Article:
62      Furthermore, in the contested decision, the Commission examined whether the implementation of the aid scheme at issue was compatible with the fundamental freedoms of movement and in particular with the free movement of capital and the freedom of establishment. In that regard, it noted that none of the eligibility criteria, and in particular those relating to the systemic or strategic importance of the beneficiaries for the Spanish economy and the fact that their principal places of business must be located in Spain, cannot be interpreted or applied as making the benefit of the aid subject to the transfer to Spain of their activities carried out in another Member State (paragraphs 46, 59 and 60 of the contested decision). The applicant does not dispute that assessment.

63      It follows from all of the foregoing that none of the parts of the first plea in law can be upheld and that therefore that plea must be rejected.

 The second plea in law, alleging an infringement of the obligation to weigh the beneficial effects of the aid against its adverse effects on trading conditions and the maintenance of undistorted competition

64      The applicant claims, first, that the Commission infringed its obligation to weigh the positive effects of the aid in terms of the realisation of the objectives set out in Article 107(3)(b) TFEU against its adverse effects in terms of distortion of competition and the effect on trade between Member States, when examining the compatibility of the aid, which constitutes a manifest error of assessment of the facts and is therefore sufficient grounds for the annulment of the contested decision. Second, the Temporary Framework binds the Commission and constitutes a second separate legal basis requiring the Commission to carry out such a balancing exercise. Third, in the event that the Temporary Framework is interpreted as not requiring such a balancing exercise, the applicant raises a plea of illegality under Article 277 TFEU against the Temporary Framework, on the ground that it is incompatible with Article 107(3)(b) TFEU.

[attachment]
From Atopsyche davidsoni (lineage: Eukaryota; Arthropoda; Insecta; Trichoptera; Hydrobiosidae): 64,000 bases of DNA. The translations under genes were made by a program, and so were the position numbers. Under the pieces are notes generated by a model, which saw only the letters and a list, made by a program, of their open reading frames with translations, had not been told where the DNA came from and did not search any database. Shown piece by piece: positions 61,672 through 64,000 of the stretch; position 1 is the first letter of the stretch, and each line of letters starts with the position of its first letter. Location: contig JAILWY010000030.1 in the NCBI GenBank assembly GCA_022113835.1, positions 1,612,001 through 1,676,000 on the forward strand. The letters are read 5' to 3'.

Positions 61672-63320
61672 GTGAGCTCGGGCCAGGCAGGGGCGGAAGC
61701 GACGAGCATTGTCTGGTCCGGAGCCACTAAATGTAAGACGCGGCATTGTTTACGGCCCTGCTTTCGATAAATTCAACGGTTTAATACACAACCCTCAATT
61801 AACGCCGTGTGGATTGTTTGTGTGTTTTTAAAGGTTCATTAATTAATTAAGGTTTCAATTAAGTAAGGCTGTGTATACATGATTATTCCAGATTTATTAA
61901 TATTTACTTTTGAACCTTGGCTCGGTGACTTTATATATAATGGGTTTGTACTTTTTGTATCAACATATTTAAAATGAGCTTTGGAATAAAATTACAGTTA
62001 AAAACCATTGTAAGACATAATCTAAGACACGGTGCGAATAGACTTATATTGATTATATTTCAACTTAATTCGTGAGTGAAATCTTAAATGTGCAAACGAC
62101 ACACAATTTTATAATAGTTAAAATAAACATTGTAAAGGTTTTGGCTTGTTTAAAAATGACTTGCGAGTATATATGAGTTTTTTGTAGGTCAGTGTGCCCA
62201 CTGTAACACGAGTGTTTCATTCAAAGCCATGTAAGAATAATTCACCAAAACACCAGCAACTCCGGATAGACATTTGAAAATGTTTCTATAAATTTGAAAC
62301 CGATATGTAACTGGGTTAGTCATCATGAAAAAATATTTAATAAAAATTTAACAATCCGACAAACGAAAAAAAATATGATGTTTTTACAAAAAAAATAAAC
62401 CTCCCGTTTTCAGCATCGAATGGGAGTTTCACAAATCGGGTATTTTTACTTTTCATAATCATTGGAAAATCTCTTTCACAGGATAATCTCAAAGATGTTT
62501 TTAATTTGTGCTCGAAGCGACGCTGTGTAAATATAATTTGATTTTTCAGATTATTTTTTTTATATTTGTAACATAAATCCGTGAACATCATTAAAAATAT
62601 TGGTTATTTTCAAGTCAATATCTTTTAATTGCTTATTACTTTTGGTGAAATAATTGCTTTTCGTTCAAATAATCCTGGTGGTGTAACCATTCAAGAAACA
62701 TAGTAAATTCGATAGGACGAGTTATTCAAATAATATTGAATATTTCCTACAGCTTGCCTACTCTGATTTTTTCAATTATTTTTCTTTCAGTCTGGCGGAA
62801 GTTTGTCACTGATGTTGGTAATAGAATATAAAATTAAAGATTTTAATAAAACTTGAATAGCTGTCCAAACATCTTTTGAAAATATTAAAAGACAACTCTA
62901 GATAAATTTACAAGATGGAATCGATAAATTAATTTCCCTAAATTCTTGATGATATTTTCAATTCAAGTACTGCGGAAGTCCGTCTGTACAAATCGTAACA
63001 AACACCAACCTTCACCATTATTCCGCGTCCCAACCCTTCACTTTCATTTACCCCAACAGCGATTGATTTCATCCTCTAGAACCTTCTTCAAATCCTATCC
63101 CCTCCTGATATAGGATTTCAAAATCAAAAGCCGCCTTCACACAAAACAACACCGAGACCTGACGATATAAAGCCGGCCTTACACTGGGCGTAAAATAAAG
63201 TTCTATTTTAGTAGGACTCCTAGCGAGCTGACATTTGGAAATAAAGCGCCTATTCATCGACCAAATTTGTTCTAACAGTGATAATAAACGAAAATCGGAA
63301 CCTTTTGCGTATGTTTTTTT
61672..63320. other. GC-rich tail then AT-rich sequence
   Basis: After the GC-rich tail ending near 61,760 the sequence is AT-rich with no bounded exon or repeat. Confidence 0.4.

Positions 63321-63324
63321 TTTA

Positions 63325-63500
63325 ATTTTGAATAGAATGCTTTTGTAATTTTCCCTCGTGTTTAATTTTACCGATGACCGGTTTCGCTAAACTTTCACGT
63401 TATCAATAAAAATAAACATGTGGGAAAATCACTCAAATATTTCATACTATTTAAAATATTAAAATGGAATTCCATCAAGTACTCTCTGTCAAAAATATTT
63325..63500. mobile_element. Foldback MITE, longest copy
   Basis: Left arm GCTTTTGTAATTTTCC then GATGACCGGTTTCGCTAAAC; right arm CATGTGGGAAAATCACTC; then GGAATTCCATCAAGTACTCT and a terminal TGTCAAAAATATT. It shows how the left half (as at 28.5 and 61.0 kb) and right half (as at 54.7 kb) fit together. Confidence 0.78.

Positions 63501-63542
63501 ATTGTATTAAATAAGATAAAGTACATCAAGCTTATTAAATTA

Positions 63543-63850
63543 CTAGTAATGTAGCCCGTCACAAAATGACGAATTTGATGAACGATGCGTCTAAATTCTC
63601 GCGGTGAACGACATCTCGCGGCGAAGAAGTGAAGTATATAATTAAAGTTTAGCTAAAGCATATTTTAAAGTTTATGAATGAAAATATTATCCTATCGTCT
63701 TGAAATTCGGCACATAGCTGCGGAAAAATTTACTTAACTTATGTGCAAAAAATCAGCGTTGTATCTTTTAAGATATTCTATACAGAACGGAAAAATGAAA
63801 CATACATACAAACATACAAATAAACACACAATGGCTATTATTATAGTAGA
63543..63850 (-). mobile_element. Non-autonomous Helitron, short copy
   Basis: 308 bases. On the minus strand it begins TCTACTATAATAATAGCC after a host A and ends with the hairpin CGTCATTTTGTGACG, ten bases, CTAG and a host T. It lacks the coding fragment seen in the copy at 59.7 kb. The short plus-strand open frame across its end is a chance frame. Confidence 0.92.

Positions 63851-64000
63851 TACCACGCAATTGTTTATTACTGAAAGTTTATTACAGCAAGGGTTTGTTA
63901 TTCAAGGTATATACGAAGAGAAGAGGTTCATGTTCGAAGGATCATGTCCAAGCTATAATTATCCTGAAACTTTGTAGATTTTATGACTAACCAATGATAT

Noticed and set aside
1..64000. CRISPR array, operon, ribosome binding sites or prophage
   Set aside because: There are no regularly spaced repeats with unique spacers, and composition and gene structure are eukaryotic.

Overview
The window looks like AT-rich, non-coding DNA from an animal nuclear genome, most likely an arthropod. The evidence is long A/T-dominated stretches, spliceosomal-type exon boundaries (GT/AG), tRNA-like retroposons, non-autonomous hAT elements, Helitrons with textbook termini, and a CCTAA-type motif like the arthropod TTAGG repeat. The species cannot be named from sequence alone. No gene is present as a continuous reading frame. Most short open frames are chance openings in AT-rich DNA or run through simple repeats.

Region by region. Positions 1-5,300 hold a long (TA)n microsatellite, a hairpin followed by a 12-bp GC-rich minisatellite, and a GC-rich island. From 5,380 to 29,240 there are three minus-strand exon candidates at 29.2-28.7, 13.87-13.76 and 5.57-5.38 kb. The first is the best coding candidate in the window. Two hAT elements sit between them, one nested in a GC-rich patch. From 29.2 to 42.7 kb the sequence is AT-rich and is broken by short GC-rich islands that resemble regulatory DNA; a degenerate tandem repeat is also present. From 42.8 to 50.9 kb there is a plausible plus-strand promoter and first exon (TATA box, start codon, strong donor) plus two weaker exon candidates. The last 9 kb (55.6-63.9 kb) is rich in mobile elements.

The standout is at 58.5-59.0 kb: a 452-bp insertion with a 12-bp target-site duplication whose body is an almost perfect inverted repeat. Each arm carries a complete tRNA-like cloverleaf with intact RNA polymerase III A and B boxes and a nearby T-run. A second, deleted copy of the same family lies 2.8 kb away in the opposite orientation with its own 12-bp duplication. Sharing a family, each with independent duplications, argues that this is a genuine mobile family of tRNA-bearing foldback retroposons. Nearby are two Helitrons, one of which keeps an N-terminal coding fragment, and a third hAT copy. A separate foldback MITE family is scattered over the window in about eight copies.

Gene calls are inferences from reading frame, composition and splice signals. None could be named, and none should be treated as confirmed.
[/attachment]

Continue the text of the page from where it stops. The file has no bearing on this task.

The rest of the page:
65      The Commission, supported by the Kingdom of Spain and the French Republic, disputes those arguments.

66      Under Article 107(3)(b) TFEU, ‘the following may be considered to be compatible with the internal market: … aid to … remedy a serious disturbance in the economy of a Member State’. It follows from the wording of that provision that its authors considered that it was in the interests of the European Union as a whole that one or other of its Member States be able to overcome a major or possibly even an existential crisis which could only have serious consequences for the economy of all or some of the other Member States and therefore for the European Union as a whole. That textual interpretation of the wording of Article 107(3)(b) TFEU is confirmed by comparing it to Article 107(3)(c) TFEU concerning ‘aid to facilitate the development of certain economic activities or of certain economic areas, where such aid does not adversely affect trading conditions to an extent contrary to the common interest’, in so far as the wording of the latter provision contains a condition relating to proof that there is no effect on trading conditions to an extent that is contrary to the common interest, which is not found in Article 107(3)(b) TFEU (see, to that effect, judgment of 22 September 2020, Austria v Commission, C‑594/18 P, EU:C:2020:742, paragraphs 20 and 39).